Stories about restaurants in downtown Minneapolis these days read like a battle for the soul of the city.
In one corner, you’ve got your “downtown is done” contingent, like Seven Steakhouse and Sushi co-owner Erick Patterson, who told the Star Tribune last week, “Downtown is not getting any better from a crime standpoint or from an interest level with clients coming back.” (Is Downtown the new Uptown? Discuss amongst yourselves in the comments.)
In the other, you’ve got folks like the Fhima family, who just opened a bakery, Mother Dough, in the ground floor of Capella Tower, and are working on a huge restaurant complex nearby in the North Loop. That’s in addition to the downtown Minneapolis restaurant they’ve operated since 2018. “All you could hear about Minneapolis is: This is bad, this is bad, this is bad,” a frustrated David Fhima told Racket last month. “We wanted to stop talking about it and do something about it.”
Gene Sanguma, one of the co-owners of Ties Lounge & Rooftop, falls into the latter camp. You’d have to, to open a four-level lounge, restaurant, and rooftop hangout on Nicollet Mall.
“I really think it’s a perfect location, but the past two businesses that have been there have been in and out,” says Sanguma, Ties’ creative director. “We’re kind of trying to break that curse and be the one that stays for more than four years.”
In order to do that, he says, the plan is to create something they’ve never really seen before. “We kind of wanted to bring all the best things about bars, lounges, eateries, and nightlife, and tie it all under one roof,” he says, hence the name.
Each of the four floors will have a different vibe—on the main level, you’ll find the dining room, which is being overseen by the duo behind the fast-casual pasta spot Joey Meatballs. They’re bringing a new Italian concept to Ties, with pizza, pasta, salads, and wings, and they’ll have quick grab-and-go options for folks in the corporate offices nearby in addition to a full sit-down experience.
Above that, you’ll find a bar area, with cocktails and beers and other bevs. The basement will be the lounge, with a mix of nightlife and theme nights—karaoke one night, an LGBTQ+ dance party the next. Sanguma envisions hosting art receptions and fashion shows in that space, too. On the roof, they’ll have another concept from Justin Sutherland, the chef behind Handsome Hog.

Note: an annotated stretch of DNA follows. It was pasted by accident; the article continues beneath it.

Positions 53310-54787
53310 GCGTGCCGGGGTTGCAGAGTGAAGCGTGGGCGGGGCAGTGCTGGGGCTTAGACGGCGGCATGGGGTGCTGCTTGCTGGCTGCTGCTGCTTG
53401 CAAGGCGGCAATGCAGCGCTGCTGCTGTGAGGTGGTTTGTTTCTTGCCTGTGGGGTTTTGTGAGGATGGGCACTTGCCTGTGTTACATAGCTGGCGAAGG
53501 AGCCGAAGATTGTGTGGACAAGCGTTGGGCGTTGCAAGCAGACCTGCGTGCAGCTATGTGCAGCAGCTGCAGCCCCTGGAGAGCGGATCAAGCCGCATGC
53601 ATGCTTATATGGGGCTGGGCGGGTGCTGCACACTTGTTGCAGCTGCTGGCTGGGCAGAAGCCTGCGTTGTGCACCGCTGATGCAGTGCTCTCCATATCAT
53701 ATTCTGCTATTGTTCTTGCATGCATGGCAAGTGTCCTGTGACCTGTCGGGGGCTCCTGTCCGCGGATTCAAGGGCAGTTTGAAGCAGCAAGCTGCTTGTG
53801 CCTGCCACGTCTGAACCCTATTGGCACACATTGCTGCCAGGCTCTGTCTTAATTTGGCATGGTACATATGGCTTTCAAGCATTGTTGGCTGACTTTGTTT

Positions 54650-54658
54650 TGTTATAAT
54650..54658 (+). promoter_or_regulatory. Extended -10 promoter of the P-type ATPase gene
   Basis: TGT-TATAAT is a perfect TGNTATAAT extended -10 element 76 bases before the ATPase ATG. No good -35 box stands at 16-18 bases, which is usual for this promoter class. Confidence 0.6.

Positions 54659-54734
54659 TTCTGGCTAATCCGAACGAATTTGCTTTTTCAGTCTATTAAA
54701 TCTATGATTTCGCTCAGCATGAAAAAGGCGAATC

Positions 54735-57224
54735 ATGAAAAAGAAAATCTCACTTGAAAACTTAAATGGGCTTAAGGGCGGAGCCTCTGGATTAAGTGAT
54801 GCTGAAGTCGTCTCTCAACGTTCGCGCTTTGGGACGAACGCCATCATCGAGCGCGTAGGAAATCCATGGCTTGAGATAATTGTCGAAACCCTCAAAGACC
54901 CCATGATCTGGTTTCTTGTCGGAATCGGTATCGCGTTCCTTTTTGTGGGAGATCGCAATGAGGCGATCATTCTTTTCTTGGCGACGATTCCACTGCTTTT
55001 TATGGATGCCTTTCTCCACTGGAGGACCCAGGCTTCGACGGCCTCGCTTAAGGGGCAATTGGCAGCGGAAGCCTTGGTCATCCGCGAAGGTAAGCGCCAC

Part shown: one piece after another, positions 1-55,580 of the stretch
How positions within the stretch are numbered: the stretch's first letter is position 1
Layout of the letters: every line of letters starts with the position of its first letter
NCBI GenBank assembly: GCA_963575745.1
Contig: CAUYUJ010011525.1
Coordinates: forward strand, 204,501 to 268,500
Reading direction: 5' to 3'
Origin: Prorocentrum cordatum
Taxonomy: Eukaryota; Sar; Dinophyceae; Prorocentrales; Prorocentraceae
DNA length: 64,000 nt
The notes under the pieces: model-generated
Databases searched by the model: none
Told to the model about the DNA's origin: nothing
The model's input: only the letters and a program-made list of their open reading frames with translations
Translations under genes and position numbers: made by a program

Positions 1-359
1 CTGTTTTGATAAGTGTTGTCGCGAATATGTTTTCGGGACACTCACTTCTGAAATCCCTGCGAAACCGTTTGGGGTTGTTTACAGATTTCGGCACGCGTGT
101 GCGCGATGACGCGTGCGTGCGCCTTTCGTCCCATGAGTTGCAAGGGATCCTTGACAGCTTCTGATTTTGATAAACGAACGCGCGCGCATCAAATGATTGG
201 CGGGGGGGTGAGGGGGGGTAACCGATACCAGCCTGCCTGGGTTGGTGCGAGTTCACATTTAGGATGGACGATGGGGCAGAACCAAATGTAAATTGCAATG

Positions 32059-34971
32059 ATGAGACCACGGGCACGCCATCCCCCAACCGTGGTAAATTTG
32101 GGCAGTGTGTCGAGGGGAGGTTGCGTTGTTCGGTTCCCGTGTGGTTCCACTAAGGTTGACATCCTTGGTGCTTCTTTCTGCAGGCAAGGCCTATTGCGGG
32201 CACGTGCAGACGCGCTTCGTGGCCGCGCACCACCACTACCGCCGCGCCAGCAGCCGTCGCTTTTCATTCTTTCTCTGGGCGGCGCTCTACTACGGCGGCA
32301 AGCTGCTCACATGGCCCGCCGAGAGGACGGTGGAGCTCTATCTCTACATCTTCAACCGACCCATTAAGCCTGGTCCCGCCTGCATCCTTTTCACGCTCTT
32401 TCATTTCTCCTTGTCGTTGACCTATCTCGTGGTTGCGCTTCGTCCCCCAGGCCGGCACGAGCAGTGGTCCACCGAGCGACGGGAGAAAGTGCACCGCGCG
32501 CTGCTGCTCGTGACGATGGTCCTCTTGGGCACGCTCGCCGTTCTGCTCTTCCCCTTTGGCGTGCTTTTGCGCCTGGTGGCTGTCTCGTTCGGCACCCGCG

Sanguma and his co-founders, Stevie Moman and Tommy Joyce, started hanging out not long after college, and were always together. They founded a marketing and promotional company called Minneapolis Ties, doing promo for clubs and bars around the city (Crave, Pourhouse), and last summer organized a bar crawl called Lost In the Loop.
When an investor approached them to ask whether they’d considered opening their own space, the trio was hesitant at first. (“We don’t come from money,” Sanguma laughs.) But after talking it over, they realized this was something they wanted, and they scrimped and saved to make it happen.
“All the social separation that took place within our community—the protests, everything that happened with George Floyd—it really resonated with us,” Sanguma says. He hopes Ties will foster “unity through entertainment,” and notes that it’s a place where they want everyone to feel welcome, so much so that they avoid using the word “nightclub,” which can sound exclusive or exclusionary, to describe what they’re doing.
“We’re not just a bar, we’re not just a lounge, we’re not just an eatery—we’re a community,” Sanguma says. Having multiple experiences isn’t just a way to keep Ties feeling fresh, but a means of making sure everyone, no matter who they are, feels like they’re welcome, that there’s something here for them.
Sanguma, Moman, and Joyce take that responsibility seriously. Beyond being a comfortable community space, they feel it’s important to be part of a new wave of businesses breathing life into downtown Minneapolis.
“There’s been this connotation where people feel afraid to come back downtown, but I honestly want to tell those people that downtown isn’t a no-mans-land, or a foreign place,” Sanguma says. “Downtown is part of our community as well. Downtown is our home, and home is where you find your family. It’s up to all of us, as citizens of this community, to come back together and make downtown a safe and lively community again.”